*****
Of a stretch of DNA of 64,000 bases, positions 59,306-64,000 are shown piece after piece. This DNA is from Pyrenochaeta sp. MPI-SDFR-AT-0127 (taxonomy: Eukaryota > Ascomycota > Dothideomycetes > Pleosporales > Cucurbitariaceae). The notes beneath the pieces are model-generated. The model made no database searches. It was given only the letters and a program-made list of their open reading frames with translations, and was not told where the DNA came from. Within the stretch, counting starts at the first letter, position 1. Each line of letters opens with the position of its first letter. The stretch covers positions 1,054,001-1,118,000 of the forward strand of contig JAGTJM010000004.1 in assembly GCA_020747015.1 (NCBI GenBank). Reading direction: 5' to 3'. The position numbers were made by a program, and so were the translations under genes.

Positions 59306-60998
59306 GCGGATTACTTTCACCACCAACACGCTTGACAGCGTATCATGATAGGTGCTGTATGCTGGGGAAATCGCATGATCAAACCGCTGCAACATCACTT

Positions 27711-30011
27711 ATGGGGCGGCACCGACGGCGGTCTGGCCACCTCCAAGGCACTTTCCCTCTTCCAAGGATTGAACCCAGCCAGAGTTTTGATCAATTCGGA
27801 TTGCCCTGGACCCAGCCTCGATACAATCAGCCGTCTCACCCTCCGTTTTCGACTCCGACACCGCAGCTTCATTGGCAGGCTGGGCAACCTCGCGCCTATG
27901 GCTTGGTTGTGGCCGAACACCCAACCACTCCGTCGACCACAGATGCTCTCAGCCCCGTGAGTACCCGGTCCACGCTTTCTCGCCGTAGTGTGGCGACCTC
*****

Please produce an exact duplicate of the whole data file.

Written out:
Of a stretch of DNA of 64,000 bases, positions 59,306-64,000 are shown piece after piece. This DNA is from Pyrenochaeta sp. MPI-SDFR-AT-0127 (taxonomy: Eukaryota > Ascomycota > Dothideomycetes > Pleosporales > Cucurbitariaceae). The notes beneath the pieces are model-generated. The model made no database searches. It was given only the letters and a program-made list of their open reading frames with translations, and was not told where the DNA came from. Within the stretch, counting starts at the first letter, position 1. Each line of letters opens with the position of its first letter. The stretch covers positions 1,054,001-1,118,000 of the forward strand of contig JAGTJM010000004.1 in assembly GCA_020747015.1 (NCBI GenBank). Reading direction: 5' to 3'. The position numbers were made by a program, and so were the translations under genes.

Positions 59306-60998
59306 GCGGATTACTTTCACCACCAACACGCTTGACAGCGTATCATGATAGGTGCTGTATGCTGGGGAAATCGCATGATCAAACCGCTGCAACATCACTT

Positions 27711-30011
27711 ATGGGGCGGCACCGACGGCGGTCTGGCCACCTCCAAGGCACTTTCCCTCTTCCAAGGATTGAACCCAGCCAGAGTTTTGATCAATTCGGA
27801 TTGCCCTGGACCCAGCCTCGATACAATCAGCCGTCTCACCCTCCGTTTTCGACTCCGACACCGCAGCTTCATTGGCAGGCTGGGCAACCTCGCGCCTATG
27901 GCTTGGTTGTGGCCGAACACCCAACCACTCCGTCGACCACAGATGCTCTCAGCCCCGTGAGTACCCGGTCCACGCTTTCTCGCCGTAGTGTGGCGACCTC